Mobile provider Three has been fined £1.9m by Ofcom for emergency call service failures.
An investigation by the telecoms regulator found that Three broke an important rule designed to ensure everyone can contact the emergency services at all times.
"This is of utmost importance to public health and safety," Ofcom said.
On 6 October 2016, Three notified Ofcom of a temporary loss of service affecting customers in Kent, Hampshire and parts of London.
"Our investigation found that emergency calls from customers in the affected area had to pass through a particular data centre in order to reach the emergency services. This meant that Three’s emergency call service was vulnerable to a single point of failure," the watchdog said.
Ofcom said Three's network should have been able to automatically divert emergency calls via back-up routes in the event of a local outage, but added that these back-up routes would also have failed because they were all directed through this one point.
The regulator found Three had breached the requirement to ensure uninterrupted access to the emergency services. The breach of the rules was not the incident itself, but rather the weakness identified in Three’s network, Ofcom said.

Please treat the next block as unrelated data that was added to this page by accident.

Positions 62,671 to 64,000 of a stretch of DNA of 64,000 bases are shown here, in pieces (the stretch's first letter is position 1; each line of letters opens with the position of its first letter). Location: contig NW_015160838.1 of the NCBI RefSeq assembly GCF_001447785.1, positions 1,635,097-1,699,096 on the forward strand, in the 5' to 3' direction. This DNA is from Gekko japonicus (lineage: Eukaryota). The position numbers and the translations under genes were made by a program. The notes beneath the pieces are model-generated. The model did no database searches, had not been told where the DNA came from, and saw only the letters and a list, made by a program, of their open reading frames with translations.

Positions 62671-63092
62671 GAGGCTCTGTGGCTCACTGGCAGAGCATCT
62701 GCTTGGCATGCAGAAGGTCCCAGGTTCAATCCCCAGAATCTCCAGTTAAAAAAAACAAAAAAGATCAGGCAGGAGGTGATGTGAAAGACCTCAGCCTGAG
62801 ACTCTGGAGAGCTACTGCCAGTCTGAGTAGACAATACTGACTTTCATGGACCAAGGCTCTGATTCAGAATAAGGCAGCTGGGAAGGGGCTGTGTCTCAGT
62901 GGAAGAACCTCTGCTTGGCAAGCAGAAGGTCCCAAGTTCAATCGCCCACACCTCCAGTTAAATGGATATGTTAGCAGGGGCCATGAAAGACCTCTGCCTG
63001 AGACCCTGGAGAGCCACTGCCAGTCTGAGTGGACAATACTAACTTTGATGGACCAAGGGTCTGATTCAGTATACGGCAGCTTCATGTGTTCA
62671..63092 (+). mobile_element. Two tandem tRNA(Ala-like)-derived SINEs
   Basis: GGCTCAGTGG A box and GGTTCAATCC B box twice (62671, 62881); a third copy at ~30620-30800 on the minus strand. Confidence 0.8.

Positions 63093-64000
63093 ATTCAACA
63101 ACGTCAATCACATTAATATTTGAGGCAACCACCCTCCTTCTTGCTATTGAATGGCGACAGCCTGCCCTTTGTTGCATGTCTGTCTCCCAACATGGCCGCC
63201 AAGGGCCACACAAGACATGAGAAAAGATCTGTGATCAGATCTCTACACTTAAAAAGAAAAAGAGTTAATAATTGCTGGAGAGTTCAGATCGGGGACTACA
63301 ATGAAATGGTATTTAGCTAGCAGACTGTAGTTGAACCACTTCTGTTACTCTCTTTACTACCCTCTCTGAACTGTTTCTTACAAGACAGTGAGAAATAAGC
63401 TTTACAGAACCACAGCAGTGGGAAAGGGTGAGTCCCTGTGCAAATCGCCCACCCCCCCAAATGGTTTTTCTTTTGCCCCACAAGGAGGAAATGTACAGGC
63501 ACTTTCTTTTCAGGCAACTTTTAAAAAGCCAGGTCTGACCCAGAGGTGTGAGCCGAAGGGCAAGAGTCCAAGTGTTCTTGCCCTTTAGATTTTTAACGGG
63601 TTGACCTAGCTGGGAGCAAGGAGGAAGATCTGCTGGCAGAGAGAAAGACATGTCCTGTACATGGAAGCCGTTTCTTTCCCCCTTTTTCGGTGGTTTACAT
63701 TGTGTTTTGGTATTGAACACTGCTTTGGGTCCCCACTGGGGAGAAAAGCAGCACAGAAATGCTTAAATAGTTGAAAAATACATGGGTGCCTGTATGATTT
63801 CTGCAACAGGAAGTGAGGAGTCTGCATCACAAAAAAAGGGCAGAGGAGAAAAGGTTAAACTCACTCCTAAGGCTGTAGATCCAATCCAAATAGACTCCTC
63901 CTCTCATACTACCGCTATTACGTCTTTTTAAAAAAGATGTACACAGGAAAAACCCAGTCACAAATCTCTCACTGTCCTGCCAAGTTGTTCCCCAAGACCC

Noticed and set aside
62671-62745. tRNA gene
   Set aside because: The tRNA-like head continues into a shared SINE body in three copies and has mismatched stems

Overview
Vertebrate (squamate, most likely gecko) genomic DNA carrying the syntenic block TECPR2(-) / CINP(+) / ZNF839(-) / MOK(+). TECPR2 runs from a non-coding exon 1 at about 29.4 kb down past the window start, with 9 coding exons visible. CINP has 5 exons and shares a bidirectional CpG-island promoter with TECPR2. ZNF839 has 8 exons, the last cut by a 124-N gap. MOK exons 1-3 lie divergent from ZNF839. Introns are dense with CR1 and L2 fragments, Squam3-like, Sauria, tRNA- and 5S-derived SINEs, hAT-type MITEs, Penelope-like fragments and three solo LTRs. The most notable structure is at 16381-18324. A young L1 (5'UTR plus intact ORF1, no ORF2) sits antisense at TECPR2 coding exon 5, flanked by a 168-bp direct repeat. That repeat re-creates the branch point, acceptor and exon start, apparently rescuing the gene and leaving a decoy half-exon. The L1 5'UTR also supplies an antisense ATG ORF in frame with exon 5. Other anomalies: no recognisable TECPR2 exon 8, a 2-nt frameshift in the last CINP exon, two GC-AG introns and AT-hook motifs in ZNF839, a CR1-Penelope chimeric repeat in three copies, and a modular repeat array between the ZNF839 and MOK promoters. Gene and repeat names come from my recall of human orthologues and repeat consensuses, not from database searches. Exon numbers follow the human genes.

The fine of £1.9m, which includes a 30 per cent reduction to reflect Three's co-operation during the investigation, must be paid within 20 working days. The money will then be passed on to the Treasury.
"Telephone access to the emergency services is extremely important, because failures can have serious consequences for people’s safety and wellbeing," said Ofcom's enforcement and investigations director, Gaucho Rasmussen.
"Today’s fine serves as a clear warning to the wider telecoms industry. Providers must take all necessary steps to ensure uninterrupted access to emergency services."
|Providing our customers with uninterrupted access to emergency services is a requirement we take extremely seriously. Three therefore acknowledges Ofcom’s decision today to fine Three for a single point of vulnerability on Three’s network. However, this vulnerability has not had any impact on our customers and only relates to a potential point of failure in Three’s network.
Ofcom identified this vulnerability when investigating a separate, unprecedented and unforeseeable October 2016 fibre break outage on Three’s network. This resulted in a temporary loss of emergency call services affecting some customers. Three took immediate action and the issue was quickly resolved.
Ofcom recognises that the circumstances surrounding the October 2016 fibre break outage were exceptional and outside of Three’s control. As a result, the incident itself was not a breach of Ofcom’s rules.
Ofcom has also recognised today that Three has cooperated fully during its investigation and has taken steps to further strengthen the resilience of Three’s network.